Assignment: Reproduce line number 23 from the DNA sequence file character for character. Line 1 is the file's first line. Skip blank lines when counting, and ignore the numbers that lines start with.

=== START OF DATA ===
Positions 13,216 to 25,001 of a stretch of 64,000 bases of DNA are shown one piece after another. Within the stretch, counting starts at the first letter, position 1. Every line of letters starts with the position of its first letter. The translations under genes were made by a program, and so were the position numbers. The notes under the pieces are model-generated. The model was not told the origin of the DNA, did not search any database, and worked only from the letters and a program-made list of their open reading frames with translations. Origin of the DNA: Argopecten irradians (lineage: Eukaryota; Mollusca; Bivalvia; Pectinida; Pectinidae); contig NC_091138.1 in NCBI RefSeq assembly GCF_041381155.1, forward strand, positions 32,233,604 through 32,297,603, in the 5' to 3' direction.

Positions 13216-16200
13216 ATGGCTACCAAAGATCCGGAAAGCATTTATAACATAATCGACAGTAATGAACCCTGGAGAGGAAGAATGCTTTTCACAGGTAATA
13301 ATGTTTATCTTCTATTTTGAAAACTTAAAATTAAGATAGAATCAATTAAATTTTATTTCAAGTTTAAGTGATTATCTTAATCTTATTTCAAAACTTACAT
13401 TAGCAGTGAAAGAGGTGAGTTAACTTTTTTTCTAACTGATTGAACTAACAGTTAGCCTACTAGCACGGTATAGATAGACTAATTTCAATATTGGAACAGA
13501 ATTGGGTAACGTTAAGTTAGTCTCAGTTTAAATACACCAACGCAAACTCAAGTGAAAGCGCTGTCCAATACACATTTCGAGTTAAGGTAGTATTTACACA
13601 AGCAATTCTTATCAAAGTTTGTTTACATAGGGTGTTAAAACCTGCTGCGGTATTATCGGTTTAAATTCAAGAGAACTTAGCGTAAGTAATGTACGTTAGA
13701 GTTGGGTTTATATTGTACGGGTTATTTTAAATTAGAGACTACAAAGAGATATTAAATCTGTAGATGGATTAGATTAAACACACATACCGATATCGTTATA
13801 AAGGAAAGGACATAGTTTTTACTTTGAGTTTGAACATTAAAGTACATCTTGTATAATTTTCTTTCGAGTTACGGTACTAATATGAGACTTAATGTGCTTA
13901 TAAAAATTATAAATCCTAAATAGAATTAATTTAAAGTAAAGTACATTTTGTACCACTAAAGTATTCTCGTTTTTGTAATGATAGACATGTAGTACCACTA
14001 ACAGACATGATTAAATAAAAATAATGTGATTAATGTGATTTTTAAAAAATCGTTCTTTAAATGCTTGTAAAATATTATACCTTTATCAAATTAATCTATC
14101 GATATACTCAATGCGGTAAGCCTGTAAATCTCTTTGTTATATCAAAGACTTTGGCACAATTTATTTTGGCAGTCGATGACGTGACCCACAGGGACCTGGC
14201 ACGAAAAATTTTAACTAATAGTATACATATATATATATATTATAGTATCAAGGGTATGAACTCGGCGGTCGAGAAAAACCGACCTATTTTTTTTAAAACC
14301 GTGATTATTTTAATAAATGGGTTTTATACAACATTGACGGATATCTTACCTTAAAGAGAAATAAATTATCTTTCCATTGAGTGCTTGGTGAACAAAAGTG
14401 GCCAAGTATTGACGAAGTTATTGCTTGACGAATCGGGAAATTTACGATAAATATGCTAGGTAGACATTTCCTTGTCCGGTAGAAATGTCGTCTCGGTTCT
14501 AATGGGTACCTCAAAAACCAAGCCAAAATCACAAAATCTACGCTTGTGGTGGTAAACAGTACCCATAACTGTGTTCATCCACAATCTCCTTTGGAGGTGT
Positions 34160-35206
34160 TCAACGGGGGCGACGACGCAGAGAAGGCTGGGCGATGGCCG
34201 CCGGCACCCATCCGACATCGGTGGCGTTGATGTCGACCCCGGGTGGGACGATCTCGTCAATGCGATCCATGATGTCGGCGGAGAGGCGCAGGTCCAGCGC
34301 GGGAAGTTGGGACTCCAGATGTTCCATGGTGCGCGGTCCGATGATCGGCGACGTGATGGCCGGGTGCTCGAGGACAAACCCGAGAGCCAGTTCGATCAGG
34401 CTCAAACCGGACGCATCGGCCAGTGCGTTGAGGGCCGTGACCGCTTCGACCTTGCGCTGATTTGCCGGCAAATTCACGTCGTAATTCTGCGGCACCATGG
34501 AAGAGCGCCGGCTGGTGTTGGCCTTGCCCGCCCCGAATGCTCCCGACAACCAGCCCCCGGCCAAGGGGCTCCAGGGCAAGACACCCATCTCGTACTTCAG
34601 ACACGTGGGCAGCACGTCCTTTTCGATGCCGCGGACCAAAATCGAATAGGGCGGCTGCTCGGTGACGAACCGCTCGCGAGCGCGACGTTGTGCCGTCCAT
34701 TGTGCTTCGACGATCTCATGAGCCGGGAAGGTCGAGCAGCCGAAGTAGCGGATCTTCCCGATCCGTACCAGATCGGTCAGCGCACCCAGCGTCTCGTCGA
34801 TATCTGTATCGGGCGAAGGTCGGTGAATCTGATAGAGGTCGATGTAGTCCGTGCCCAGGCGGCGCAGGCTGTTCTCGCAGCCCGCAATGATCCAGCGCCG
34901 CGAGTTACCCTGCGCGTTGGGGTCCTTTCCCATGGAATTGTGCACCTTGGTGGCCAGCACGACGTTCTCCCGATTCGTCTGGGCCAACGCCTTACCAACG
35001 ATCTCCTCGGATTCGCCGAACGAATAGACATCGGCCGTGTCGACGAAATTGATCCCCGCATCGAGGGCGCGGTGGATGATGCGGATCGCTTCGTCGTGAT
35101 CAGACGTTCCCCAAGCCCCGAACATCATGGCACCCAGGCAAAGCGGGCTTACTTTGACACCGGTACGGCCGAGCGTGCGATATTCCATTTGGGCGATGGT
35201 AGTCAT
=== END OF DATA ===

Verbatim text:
34601 ACACGTGGGCAGCACGTCCTTTTCGATGCCGCGGACCAAAATCGAATAGGGCGGCTGCTCGGTGACGAACCGCTCGCGAGCGCGACGTTGTGCCGTCCAT